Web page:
St. Boniface
            

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Saint Boniface Bishop and Martyr – Apostle of Germany (680-754 A.C.)
Saint Boniface is known with the name of Boniface but his real name was Willibald and his fame came to us, above all for being the apostle of Germany. He was born in 680 in the territory of Wessex, England in a deeply Christian family. He was always a perfect Anglo-Saxon.

When Willibald was only five years old he asked his parents to allow him to move in with a group of monks that passed through Wessex and to live the kind of life that they lived. At the beginning, his parents put some resistance, but when he was seven years old, he was allowed to live with the monks. He spent seven years with them and received a solid Christian formation; when he was 14 years old he moved to the monastery of Nursinling, Diocese of Winchester, and entered as Benedictine of that religious order. He devoted himself to his intellectual and religious training. Then, he was honored as a theology teacher.

More than to progress in the scientific studies-even though that they were also sacred- his progress was more notorious on his holiness; those people that were related to him noticed the progress he made across the range of virtues and demands which carries a genuine religious and monastic life.

Willibald was ordained as a priest in 716 and he went to Thuringia with two of his fellow priests; at that moment, it was not yet time for his apostolate. He returned to the monastery and then, in the year 718 he traveled to Rome to request the authorization of Pope Gregory II for him to go as a missionary in the continent. The Pontiff was pleased to hear what Willibald wanted to do and at the moment of giving the blessing to him, the Pontiff said: “Soldier of Christ, you will be called Boniface.” This name means “benefactor”. The Pope welcomed him with great kindness, because as well as the laudatory credentials of the Bishop of Winchester, the Pope himself soon discovered in Boniface’s soul qualities that were not common in a fervent missionary. He was not wrong.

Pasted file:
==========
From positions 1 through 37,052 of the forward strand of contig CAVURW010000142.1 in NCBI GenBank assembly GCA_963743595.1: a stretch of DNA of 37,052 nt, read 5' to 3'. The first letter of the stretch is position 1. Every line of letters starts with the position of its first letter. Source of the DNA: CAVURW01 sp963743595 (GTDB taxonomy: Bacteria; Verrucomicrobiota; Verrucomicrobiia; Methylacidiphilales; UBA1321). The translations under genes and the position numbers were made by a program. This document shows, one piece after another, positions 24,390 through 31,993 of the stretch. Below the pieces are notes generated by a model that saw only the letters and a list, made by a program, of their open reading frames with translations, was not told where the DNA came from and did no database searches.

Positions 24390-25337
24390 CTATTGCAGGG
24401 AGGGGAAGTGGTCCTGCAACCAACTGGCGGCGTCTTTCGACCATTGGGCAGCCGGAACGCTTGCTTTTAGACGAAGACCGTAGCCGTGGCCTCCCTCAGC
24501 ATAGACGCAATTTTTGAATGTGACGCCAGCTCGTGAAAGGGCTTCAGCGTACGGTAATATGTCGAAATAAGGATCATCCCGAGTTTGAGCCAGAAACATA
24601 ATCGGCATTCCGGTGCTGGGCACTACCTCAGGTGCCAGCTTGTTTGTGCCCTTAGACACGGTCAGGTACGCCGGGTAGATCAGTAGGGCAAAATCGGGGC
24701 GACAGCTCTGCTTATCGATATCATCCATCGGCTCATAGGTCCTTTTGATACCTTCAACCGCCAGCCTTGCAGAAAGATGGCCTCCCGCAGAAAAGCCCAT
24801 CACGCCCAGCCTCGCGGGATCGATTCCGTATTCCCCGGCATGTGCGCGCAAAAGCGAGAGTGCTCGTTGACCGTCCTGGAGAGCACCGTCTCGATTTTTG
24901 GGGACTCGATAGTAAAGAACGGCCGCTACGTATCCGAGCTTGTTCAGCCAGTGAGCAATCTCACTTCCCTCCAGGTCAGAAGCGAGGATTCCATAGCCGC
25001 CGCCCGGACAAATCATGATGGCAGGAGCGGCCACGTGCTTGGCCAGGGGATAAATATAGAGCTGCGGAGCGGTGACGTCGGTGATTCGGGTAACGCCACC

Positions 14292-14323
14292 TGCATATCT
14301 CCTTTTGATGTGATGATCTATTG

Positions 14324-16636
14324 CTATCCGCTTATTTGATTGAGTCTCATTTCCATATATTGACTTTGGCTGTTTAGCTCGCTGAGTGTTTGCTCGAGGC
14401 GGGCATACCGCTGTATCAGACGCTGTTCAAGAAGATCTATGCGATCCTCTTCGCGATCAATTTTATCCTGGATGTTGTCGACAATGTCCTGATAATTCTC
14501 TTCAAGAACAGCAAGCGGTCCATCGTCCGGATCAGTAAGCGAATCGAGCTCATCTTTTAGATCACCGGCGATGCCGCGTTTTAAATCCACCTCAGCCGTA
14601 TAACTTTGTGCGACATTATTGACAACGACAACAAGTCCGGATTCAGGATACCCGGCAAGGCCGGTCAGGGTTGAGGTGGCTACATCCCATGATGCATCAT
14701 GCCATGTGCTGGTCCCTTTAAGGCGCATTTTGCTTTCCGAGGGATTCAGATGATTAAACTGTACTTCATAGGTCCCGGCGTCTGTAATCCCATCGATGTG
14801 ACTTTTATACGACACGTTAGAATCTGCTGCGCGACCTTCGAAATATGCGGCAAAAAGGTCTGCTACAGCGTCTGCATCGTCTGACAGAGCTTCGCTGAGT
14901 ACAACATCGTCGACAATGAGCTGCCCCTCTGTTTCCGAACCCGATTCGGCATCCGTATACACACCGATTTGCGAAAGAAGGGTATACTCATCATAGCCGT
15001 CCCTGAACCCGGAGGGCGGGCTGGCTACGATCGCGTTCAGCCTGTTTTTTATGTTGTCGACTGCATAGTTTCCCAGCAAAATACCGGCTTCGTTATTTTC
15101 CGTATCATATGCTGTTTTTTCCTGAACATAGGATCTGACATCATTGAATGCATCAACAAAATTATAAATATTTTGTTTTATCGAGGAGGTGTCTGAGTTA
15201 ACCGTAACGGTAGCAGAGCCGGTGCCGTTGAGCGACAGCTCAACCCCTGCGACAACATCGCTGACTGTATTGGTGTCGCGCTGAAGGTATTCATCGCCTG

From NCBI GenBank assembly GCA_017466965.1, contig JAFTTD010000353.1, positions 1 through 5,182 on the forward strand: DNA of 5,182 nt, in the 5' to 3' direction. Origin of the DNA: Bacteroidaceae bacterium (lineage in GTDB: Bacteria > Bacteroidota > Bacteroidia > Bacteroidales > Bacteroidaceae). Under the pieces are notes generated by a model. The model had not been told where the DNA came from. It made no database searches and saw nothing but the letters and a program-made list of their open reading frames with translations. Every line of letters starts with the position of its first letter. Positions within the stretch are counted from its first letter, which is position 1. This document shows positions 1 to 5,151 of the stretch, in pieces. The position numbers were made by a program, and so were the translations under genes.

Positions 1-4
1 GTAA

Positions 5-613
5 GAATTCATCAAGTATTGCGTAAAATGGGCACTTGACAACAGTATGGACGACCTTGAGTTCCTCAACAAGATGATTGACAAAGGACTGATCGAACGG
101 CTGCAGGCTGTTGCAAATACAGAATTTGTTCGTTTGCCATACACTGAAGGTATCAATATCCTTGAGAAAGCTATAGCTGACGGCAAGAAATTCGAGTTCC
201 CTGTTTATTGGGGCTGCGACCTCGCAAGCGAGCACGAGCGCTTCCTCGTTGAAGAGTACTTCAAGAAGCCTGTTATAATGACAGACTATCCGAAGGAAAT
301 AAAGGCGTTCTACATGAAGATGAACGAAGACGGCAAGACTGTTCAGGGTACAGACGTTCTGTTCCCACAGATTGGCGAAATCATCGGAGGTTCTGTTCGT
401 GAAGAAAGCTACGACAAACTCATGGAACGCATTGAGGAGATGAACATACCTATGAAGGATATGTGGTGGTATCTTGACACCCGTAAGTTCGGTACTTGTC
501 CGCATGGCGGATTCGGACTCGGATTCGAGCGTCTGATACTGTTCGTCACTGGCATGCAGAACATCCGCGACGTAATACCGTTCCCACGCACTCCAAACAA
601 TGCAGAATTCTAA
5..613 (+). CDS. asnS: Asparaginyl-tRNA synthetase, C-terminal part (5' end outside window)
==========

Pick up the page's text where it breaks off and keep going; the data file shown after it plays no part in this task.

Boniface moved to Friesland in 719. He lived there for three years; then he left to Hesse converting a great number of Barbarians. He founded the first monastery in Amoneburg, at the Shore of Olm River. Then, he returned to Rome and the Pope ordained him Bishop and Apostolic Missionary in Germany. “Go to bring the kingdom of God to all the nations that you shall find in your way and in that spirit of virtue, simplicity and evangelical charity spread the word of the Testaments to the people’s souls”. This is the way that he begins a spirited ministry demonstrating how should be an evangelization process with a method, an organization, and a wonderful effectiveness. There is no doubt that this is one of the most beautiful evangelization stories which tells the history of the church in its twenty centuries. He went from city to city, town to town and organized and established the church hierarchy, founded churches, monasteries for monks and nuns, and talked about Jesus to rich and poor, kings and peasants.

Shortly after, Boniface founded the convent of Fritzlar on the territory of Hesse. In year 725 he returned to Turingia and, continuing his missionary work and founded the monastery of Ordruf. He presided a council where it was Carloman, son of Carlos Martel and uncle of Carlomagno that supported him on his venture. In year 737, he returned to Rome and the Pope raised him to the dignity of Archbishop of Maguncia. He continued his evangelizing mission and a great amount of collaborators joined him. There were also women that arrived from England to contribute to the conversion of the German country, that were racially related to them. Among these women, there were some that stood out as Saint Tecla, Saint Walburga and a cousin of Boniface, Saint Lioba. This was the origin of the convents of women. Boniface continued founding monasteries and celebrating synods, both in Germany and France, as a result of which both territories were intimately united to Rome.

The old preacher had reached the age of eighty and wished to return to Frisia (present Holland). Fifty two of his fellow priests were with him. They crossed many channels, until they came to the heart of the territory. When disembarking near Dochum, thousands of inhabitants of Frisia were baptized. On Whit Sunday they had to receive the sacrament of the confirmation. Boniface was reading, when he heard the sound of people approaching. He went out thinking that they would be the newly converted, but what he saw was an armed mob with evident determination to kill him. The missionaries were attacked with lances and swords. Boniface shouted: “God will save our souls”. One of the criminals fell upon the old archbishop, who raised mechanically the gospel book that he had in his hands, as a way to protect himself. The sword divided both the book and the head of the missionary. This happened on June 5th of year 754.

The grave of Saint Boniface is in Fulda, in the monastery that he founded. He is represented with an ax and a demolished oak tree at his feet, in memory of the tree that gentiles worshiped as sacred and that Boniface struck in Hesse. He is the apostle of Germany and the patriarch of the Catholics of that country.
  
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